Abbott’s moonlight flit to Iraq, leaves home fires burning.

abbott talks to military in Iraq

A spokesman for Mr Abbott blamed security for keeping the media off the trip. “Due to security measures, there was very limited capacity to facilitate any movements of Australian media in Baghdad and the international zone during the Prime Minister’s visit yesterday,” he said.

“The PM’s office did attempt to obtain the necessary approvals for media but it wasn’t possible for this visit to Baghdad.

“Any suggestion the Prime Minister’s office ‘excluded media’ is patently untrue.”

Australian politics took an intriguingly mysterious turn recently when Tony Abbott slipped out of Australia on his own top secret mission to Iraq without telling anybody. It was all very hush-hush, so cloak and dagger that he could brief no-one, not even Tony’s Turd Polishers, his own media unit. Peta Credlin remained under the radar. Australians had to learn from Iraq what their PM was up to.

Masterfully, the PM also excluded the Australian media crew on standby in Dubai, permitting no independent footage to be garnered and ensuring no Australian journalists popped up with awkward questions. This also, however, guaranteed him a hostile domestic reception on his return and damaging questions about censorship and the breaking of promises he had previously made to the reporters stationed in Dubai.

Abbott’s mission was a minefield of awkward questions he typically thought best to side-step.

Questions thronged thickly around Abbott’s mutual morale-boosting joint appearance with Iraqi counterpart, US puppet Haider al-Abadi, another impotent ‘Prime Minister’ who recently announced the discovery of 50,000 ‘ghost soldiers’ on the Iraqi payroll. Although no one knows how many Iraqi soldiers are being paid but not turning up to duty, this was a reality shock for Albadi, matched only by his discovery after his dodgy election that no Iraqi has the slightest interest in taking him seriously and that his power is proscribed by Shiite militias and their political counterparts embedded in his corrupt and failing government. He was there to pocket US dollars and follow instructions.

Other pressing questions avoided for the meantime included: what on earth is Australia doing propping up an American stooge, a prime minister in name only who is presiding over a hopelessly corrupt regime which condones death squads and other acts of terror against Sunni civilians? What purpose is served in propping up an illegitimate puppet who has little real authority over an Iraq which exists now in name only?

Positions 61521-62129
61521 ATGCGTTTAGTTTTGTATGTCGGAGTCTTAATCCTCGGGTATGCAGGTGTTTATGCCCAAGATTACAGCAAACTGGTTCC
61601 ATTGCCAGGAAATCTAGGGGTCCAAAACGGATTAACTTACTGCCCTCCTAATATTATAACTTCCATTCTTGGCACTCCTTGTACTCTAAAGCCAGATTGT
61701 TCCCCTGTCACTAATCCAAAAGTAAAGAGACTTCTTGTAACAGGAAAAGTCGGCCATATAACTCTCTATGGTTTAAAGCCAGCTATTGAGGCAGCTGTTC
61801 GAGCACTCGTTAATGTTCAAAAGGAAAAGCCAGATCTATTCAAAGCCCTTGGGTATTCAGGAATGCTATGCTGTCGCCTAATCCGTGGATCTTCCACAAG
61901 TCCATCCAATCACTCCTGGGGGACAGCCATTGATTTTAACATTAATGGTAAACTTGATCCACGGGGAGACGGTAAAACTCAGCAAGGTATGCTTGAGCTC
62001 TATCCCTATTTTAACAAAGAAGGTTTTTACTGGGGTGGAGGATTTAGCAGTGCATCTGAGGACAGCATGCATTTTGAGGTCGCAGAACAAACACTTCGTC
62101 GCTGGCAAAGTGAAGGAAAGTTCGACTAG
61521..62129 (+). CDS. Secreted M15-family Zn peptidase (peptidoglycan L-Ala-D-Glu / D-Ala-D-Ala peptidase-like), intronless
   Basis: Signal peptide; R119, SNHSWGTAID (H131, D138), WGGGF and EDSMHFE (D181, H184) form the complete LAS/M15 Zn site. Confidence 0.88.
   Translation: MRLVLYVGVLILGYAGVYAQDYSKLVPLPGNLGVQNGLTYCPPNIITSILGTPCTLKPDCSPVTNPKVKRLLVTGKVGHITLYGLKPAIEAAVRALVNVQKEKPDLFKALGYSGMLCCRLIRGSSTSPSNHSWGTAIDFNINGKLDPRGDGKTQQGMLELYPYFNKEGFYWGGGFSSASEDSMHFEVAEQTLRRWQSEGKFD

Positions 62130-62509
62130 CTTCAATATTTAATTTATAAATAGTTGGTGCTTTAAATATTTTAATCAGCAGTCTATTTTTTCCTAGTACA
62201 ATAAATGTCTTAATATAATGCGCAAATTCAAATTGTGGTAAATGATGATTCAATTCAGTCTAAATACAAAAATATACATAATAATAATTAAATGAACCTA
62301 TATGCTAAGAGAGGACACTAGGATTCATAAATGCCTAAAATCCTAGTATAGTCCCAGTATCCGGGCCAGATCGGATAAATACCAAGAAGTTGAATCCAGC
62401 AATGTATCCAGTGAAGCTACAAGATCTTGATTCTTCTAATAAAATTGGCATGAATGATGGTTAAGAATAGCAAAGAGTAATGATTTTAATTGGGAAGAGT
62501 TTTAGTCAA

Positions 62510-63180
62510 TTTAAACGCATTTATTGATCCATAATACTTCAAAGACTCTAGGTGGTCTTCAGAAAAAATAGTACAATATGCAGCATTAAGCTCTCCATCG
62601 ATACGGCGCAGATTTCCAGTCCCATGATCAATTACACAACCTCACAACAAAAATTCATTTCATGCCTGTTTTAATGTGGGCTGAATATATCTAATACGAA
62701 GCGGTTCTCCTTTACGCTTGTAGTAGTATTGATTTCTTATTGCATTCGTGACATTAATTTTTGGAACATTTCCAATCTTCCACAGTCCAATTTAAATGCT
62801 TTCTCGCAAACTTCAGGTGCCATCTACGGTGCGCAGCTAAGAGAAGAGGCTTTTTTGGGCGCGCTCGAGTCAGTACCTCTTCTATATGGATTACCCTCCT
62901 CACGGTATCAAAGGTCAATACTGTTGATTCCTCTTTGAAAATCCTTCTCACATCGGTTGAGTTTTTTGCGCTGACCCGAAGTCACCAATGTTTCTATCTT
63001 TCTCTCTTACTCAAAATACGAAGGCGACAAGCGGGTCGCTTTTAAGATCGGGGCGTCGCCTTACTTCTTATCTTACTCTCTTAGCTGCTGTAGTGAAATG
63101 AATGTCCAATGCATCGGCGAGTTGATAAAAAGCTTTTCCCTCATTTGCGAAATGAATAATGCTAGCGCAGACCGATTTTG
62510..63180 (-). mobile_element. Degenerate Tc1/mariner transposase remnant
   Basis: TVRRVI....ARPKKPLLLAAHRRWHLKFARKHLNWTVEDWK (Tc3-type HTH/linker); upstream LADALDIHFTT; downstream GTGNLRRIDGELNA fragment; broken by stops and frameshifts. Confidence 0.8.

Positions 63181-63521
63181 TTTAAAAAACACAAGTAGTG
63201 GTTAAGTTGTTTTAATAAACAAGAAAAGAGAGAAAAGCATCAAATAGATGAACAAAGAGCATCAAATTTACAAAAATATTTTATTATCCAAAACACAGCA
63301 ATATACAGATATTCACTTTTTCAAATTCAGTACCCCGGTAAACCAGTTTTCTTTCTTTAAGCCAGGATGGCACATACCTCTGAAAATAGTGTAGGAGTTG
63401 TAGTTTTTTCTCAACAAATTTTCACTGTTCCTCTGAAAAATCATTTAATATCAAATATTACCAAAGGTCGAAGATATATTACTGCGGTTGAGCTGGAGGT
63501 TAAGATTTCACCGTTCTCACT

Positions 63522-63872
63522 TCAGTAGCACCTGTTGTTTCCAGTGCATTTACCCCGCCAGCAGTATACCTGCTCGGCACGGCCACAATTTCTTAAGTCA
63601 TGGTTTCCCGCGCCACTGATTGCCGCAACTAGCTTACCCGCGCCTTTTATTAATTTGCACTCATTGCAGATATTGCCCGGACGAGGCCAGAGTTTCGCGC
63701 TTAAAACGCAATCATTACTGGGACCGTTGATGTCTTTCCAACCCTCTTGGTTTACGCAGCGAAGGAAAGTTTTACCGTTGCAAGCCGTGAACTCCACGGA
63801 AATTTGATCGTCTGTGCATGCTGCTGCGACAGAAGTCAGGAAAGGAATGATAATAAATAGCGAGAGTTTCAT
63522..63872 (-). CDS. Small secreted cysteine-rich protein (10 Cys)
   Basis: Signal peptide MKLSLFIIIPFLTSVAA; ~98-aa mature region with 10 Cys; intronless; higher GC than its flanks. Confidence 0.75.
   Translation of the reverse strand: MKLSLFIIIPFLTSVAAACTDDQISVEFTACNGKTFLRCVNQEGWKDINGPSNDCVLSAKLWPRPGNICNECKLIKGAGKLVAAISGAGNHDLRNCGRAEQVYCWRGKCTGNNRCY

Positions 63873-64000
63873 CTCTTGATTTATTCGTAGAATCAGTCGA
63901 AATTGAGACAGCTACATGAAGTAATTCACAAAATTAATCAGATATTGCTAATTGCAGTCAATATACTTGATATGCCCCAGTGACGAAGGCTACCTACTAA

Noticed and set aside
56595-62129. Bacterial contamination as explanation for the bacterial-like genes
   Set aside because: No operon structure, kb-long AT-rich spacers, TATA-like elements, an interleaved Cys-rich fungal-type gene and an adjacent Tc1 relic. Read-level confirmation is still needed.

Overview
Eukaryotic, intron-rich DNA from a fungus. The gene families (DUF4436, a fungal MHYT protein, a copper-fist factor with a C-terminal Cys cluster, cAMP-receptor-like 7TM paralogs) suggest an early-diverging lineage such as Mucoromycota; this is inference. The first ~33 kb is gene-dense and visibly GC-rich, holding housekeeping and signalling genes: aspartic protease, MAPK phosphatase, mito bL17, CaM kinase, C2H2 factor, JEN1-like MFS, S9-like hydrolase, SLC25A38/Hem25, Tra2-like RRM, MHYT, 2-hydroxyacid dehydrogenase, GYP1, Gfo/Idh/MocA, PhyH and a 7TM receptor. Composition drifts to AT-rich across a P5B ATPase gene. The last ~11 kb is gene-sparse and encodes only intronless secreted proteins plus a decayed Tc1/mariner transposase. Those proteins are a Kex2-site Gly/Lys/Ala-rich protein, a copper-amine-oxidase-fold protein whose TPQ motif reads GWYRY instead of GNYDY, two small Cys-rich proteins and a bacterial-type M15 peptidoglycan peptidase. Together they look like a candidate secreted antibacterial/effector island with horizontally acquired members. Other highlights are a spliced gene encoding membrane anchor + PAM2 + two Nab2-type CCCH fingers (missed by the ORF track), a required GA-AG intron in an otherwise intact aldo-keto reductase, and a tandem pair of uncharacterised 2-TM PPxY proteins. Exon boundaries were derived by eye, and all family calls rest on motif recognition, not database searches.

Why are we now talking of increasing our troop deployment? The PM announced that he doesn’t rule out committing more troops to Iraq yet he said he had no intention of committing ground troops two months ago? Why has Abbott come out and criticised the US for the hash it made of rebuilding Iraq?

Questions out of the way, Wing (nut) Commander Abbott made his dash. His political career in freefall, Abbott, kitted out in a bomber jacket, activated Plan B for Baghdad, scrambling himself, his eternally brunette Ken Doll, Defence Minister, Kevin Andrews, who was to pretend for the first time in his life to have any remote interest in the military, and a News Corp camera crew and the odd photographer. The chief of defence, Air Chief Marshall, Mark Binskin was also on board to add credibility to official Australian propaganda photographs.  It was also thought it might be handy to have someone who could shoot back should the mission come under fire at any point.

Pausing only as long as it took to tuck $5 million dollars into one flying boot and to flash a two-fingered victory sign at a flabbergasted but grounded Bishop from the cockpit, Abbott stole away at the crack of dawn.

Abruptly, unkindly left behind to keep the home fires burning and to front the nation’s TV cameras entirely un-briefed, Foreign Minister Julie Bishop flapped about like a stranded guppy. The Princess Mesothelioma was forced to fall back on her native wit and intuition, an excruciating situation for both herself and the nation. She was asked what PM thought he was up to.